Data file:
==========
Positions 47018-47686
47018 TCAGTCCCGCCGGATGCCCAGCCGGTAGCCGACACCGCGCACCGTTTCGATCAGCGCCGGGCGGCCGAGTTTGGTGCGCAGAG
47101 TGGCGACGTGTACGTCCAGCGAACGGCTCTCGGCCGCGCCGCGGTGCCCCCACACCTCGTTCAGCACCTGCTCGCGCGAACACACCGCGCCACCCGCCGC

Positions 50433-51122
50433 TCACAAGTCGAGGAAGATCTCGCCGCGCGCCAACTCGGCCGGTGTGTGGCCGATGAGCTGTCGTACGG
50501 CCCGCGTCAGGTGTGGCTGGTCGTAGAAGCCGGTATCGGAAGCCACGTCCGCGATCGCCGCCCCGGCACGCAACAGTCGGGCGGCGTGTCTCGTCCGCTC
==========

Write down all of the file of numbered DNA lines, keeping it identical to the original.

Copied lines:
Positions 47018-47686
47018 TCAGTCCCGCCGGATGCCCAGCCGGTAGCCGACACCGCGCACCGTTTCGATCAGCGCCGGGCGGCCGAGTTTGGTGCGCAGAG
47101 TGGCGACGTGTACGTCCAGCGAACGGCTCTCGGCCGCGCCGCGGTGCCCCCACACCTCGTTCAGCACCTGCTCGCGCGAACACACCGCGCCACCCGCCGC

Positions 50433-51122
50433 TCACAAGTCGAGGAAGATCTCGCCGCGCGCCAACTCGGCCGGTGTGTGGCCGATGAGCTGTCGTACGG
50501 CCCGCGTCAGGTGTGGCTGGTCGTAGAAGCCGGTATCGGAAGCCACGTCCGCGATCGCCGCCCCGGCACGCAACAGTCGGGCGGCGTGTCTCGTCCGCTC